WRONG! There is a VAST difference between the prices you see people asking for item on eBay and the real value of the same to a professional. Some people on eBay are asking for sums that are almost 100% higher than the realistic RETAIL value of the item. They have no chance whatsoever of selling their items for anywhere remotely near to what they’re asking.
Remember as a professional that you need to base your idea of how much you want to buy an object for with the idea of re-selling it, based upon what you have seen others SOLD FOR for in a retail environment like eBay and then pay perhaps 75% less than that to give you room for tax, expenses and profit margins etc.
Buyers and Lovers of Antiques
Now there is or should be a salutory lesson here for you too.
For every one dealer I speak to who moans about eBay, I talk to probably 3 collectors/buyers who moan that you just can’t find good antiques any more on the forum or more correctly, not at sensible prices.
Now this is the conundrum – what do you mean by “sensible prices”? Right now, far too many buyers interpret that to mean “almost nothing”. So, they don’t bid, buy or make offers but instead wait in the hope that the sellers will be driven in desperation to advertise their wares on open zero start bidding, at which time they’ll get what they want for almost nothing.
Fair enough in a sense but be aware – this attitude has helped virtually kill-off eBay as a viable antiques trading conduit. If you think the price isn’t too bad then buy the thing! Don’t just get paralyzed with indecision and end up doing nothing in the hope you’ll see it again soon at a lower price.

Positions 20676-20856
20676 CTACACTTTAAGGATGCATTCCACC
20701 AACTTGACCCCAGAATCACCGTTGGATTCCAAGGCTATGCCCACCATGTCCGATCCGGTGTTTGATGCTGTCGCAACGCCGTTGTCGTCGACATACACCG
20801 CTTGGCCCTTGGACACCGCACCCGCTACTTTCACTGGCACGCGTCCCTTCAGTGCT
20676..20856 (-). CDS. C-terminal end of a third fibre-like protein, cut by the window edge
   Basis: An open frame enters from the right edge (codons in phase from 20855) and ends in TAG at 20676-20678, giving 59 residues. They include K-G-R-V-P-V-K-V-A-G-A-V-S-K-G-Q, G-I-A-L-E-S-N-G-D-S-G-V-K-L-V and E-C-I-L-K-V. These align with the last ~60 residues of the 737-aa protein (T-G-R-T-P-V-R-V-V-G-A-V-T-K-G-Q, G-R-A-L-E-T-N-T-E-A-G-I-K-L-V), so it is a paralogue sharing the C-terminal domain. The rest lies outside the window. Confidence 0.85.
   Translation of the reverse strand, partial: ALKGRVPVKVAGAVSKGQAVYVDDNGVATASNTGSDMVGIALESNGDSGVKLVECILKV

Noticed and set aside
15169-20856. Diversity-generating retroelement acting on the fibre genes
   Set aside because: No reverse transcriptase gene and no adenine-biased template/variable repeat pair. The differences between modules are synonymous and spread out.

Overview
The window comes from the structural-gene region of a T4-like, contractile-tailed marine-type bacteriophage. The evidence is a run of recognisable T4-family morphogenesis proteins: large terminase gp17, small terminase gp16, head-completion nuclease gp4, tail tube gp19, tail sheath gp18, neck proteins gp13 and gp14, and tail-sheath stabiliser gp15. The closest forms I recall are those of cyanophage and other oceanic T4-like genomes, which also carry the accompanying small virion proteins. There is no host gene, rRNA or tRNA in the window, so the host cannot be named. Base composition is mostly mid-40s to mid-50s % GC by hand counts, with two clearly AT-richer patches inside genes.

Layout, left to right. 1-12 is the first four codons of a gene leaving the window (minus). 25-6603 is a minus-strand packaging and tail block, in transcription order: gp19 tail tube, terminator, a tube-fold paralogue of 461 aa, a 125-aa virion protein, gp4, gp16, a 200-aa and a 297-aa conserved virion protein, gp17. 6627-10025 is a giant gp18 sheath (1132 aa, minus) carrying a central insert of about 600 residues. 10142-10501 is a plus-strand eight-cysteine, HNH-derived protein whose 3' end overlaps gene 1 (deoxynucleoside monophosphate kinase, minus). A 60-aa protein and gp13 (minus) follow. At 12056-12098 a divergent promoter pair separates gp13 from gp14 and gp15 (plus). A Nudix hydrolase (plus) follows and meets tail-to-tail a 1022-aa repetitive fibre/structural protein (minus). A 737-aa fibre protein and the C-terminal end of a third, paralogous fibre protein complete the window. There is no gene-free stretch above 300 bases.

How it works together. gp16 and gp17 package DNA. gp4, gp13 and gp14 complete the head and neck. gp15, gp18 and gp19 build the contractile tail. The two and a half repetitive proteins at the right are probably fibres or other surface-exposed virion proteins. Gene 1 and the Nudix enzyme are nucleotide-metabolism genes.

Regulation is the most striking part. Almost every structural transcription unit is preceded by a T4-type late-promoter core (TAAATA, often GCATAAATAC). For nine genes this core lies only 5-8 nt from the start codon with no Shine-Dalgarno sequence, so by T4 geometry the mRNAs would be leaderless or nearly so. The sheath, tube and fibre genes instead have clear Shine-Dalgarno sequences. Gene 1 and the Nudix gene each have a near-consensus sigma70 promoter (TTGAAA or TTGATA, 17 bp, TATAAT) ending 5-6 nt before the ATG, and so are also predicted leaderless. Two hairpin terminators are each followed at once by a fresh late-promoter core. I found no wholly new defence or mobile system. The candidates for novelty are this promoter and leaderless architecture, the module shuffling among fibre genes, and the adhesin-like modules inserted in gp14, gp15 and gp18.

If you keep up your current behaviours, online antique selling in an open bidding context will become a thing of the past. You’ll be back to expensive High Street antique shops with big ticket prices or the same online. It’s the buyers who are killing eBay now, so if you’re one, don’t complain at its demise!
General Market Forces
One last contributory factor that has to be considered.
It’s indipustable that people just aren’t buying antiques, of any genre, the way they were prior to 2008 and arguably even up to 2013. Suddenly the heat has simply gone out of the market. There are odd ‘hot spots’ such as Chinese Art that might flare up for a few months before subsiding but on the whole, people just aren’t interested in buying.
That is, of course, hitting eBay hard.
This isn’t unique. Fashions come and go and while everyone suddenly wants (e.g.) flatpack ‘scandinavian style’ furniture of poorish quality, albeit of clean design lines, then antique dealers specialising in say solid wood furnitre from times past will take a big hit.
These things go in cycles and have been seen before. This “antiques are boring” cycle is perhaps lasting longer than ones like it I’ve seen in the past but it will swing back.
When it does, it may help things on eBay pick up – assuming there is any viable eBay antiques market left to pick up!